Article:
Austrians Say Music Makes Kids Smarter

A traditional Austrian folk music oompah band. (Photo: Mark Sewell)

A traditional Austrian folk music oompah band. (Photo: Mark Sewell)

German neuroscientist Manfred Spitzer has released a new study indicating  “listening to sweet melodies” at an early age “is important for a child’s emotional and mental development and improves their intelligence, self-discipline and self-control.”

The study, commissioned by Upper Austria governor Josef Puehringer to investigate the effects of music on 57,000 music students, was first reported in Austria’s English-language newspaper The Local.
Spitzer determined that the most important subjects in early childhood education were music, sports, theater and “craft activities where children use their hands.” Interactive engagement, like playing an instrument or drawing, fosters concentration, while passive activities like watching a film or TV program, actively diminish that capacity, the study indicates.
Spitzer added that his study supports the fact that “music does make people more intelligent,” and that children improve their intelligence “in school when they learn to play an instrument or when they are singing. Music also accelerates the education processes in other areas.”
The Austrian study is one of many to confirm the benefits of music on growing minds, providing much-needed ammunition to arts advocates who in the US wage an ongoing battle to keep music and arts programs from being eliminated from curricula, particularly early public school education.
A study by Virginia Penhune at Concordia University links instrumental music training with long-term benefits to motor ability, and claims the earlier the music training begins, the stronger the lifelong positive reinforcements to the brain.
A US News & World Report piece notes the brain benefits found in musicians are also common among world-class athletes and top-level managers, and goes on to ask: “Is it a coincidence that Condoleeza Rice (piano), Alan Greenspan (jazz clarinet), Paul Allen (guitar), James Wolfensohn (cello) all studied music for years as children? Perhaps, but they all attribute current success, in part, to their musical training.”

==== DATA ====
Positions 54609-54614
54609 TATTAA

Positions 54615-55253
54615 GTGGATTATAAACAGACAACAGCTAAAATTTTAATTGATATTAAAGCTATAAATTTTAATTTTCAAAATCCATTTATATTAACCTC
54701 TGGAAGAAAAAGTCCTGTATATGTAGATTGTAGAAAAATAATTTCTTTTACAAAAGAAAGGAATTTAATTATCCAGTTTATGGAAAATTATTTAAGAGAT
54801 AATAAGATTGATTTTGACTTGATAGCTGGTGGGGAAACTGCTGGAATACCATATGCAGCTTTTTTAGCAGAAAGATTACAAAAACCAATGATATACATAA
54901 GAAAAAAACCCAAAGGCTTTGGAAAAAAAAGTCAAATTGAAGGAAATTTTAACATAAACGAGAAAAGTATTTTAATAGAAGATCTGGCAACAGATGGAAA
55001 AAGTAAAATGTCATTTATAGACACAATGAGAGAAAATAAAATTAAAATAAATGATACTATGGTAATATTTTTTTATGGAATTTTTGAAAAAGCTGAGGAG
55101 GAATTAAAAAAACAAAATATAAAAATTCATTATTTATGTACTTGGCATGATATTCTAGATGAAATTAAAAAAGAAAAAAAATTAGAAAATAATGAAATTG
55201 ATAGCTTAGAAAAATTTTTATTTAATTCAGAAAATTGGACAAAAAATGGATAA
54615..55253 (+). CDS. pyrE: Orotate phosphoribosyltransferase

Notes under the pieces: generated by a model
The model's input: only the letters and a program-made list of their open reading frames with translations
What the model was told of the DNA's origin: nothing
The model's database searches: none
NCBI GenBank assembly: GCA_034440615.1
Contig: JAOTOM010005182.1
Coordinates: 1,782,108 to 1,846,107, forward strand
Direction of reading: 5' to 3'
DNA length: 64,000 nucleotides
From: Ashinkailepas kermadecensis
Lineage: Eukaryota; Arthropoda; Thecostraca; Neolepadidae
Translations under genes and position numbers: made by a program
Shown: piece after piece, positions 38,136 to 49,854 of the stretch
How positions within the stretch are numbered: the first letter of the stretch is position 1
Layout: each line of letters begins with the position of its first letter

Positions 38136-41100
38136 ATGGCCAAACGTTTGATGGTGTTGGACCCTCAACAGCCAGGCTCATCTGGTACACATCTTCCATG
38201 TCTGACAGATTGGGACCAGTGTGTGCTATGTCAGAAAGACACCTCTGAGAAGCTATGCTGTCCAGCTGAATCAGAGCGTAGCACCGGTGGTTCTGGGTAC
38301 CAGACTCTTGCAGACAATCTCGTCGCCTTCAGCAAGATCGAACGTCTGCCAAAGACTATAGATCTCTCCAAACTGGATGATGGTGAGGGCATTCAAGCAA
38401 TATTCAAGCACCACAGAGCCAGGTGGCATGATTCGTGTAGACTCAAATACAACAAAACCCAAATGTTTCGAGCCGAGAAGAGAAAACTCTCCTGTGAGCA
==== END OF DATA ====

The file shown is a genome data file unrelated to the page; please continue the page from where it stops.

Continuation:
There are many instances in which science reinforces that children — or even adults who take up instruments later in life — playing music for at least 30 minutes a week for a year or more have more highly developed brains. Spitzer’s research is only the latest to confirm well-established theory.
Spitzer’s study also shows that activities such as watching or performing theater plays are important for the development of youngsters’ self-discipline and self-control. “They have a goal and learn how to reach it,” the neuroscientist said. “Studies that have been conducted for more than 40 years show that people with greater willpower earn more, are healthier, and live longer.”
There are conflicting accounts of exactly how much music is being cut from public schools. According to a 2015 Law Street report, school music programs were less frequently cut than other arts initiatives — remaining virtually unchanged over the past 10  years. Others surveys claim, however, that music is most likely to be cut in the underprivileged communities where kids need it the most.
One thing is certain: music and arts advocates need to remain vigilant about pressing an agenda that emphasizes a well-rounded education that includes arts exposure.
Click here to listen to the Austrian oompah band photographed by Mark Sewell in the image above.

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